The impact of social capital on willingness-to-pay for hard engineered coastal defences in south-east England

Chrysovalantis Malesios

Research output: Chapter in Book/Published conference outputConference publication


Globally, one of the most common approaches to protect coastal areas from flooding
and erosion is to construct hard engineered defence structures. However, it is now
widely acknowledged that constructing and maintaining ‘hard’ defences is both
financially and environmentally challenging for public authorities and national
governments. Here we seek to investigate the willingness of residents in rapidly eroding
coastal zones facing flooding risks to contribute towards the costs of maintaining and
constructing such structures. Our analysis examines the influence of social capital
parameters on respondents’ willingness to pay, which have been identified as influential
in recent studies. Fieldwork was conducted in Romney Marsh, south-east England, a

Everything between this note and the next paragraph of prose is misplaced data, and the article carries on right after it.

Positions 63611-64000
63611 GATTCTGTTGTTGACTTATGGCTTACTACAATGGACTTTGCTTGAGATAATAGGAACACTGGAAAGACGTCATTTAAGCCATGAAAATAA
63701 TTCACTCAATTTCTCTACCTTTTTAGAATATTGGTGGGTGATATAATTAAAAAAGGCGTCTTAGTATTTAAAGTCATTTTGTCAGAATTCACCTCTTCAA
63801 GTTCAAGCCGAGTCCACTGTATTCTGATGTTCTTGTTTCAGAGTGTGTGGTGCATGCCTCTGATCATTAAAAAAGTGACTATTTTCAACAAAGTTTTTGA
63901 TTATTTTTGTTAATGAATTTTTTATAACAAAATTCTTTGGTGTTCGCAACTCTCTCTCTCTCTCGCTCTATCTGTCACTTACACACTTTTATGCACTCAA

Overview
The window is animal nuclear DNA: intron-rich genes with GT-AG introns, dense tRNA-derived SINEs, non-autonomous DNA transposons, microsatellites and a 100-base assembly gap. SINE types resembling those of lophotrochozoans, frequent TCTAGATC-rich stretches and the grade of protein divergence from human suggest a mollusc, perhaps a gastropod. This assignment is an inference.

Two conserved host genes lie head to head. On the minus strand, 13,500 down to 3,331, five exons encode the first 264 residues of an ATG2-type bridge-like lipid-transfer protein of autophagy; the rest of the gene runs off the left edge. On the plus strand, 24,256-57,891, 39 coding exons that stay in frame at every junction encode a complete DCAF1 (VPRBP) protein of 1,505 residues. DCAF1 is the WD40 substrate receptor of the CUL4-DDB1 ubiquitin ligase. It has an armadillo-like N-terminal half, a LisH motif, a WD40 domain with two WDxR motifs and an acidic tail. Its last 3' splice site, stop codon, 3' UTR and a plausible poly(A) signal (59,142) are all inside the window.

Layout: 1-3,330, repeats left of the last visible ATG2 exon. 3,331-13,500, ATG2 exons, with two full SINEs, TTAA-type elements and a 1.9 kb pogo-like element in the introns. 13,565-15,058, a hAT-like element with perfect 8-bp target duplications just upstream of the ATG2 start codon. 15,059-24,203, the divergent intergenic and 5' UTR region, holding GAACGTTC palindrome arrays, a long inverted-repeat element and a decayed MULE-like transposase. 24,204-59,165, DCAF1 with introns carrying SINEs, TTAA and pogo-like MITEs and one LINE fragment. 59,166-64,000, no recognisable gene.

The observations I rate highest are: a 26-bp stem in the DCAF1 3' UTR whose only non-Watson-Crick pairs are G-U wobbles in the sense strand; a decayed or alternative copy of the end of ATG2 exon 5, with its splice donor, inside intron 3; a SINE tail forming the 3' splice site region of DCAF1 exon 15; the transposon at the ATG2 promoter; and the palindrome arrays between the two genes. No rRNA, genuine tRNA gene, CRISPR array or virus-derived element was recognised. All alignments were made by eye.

low-lying coastal area experiencing adverse impacts from sea level rise that are expected
to escalate in future under current climate change projections. The study found 45.6% of
respondents were willing to pay an average monthly premium of £3.53 to subsidise
coastal defence expenditure. Our study demonstrates that generalised and particularised
forms of trust clearly exert a positive influence on WTP, which could be used by policy
actors to enhance and possibly to increase public acceptability in cases where financial
contributions are likely to be requested in future from the public by government. On the
other hand, the fact that social networks function in a negative way indicates that policy
makers should contribute to discussion and debate in local social networks and explore
how information influences citizens’ perceptions positively and negatively.
Original languageEnglish
Title of host publication1st Conference on the Economics of Natural Sources and the Environment, At Volos, Greece
Publication statusPublished - 26 Mar 2014

Bibliographical note



Dive into the research topics of 'The impact of social capital on willingness-to-pay for hard engineered coastal defences in south-east England'. Together they form a unique fingerprint.

Cite this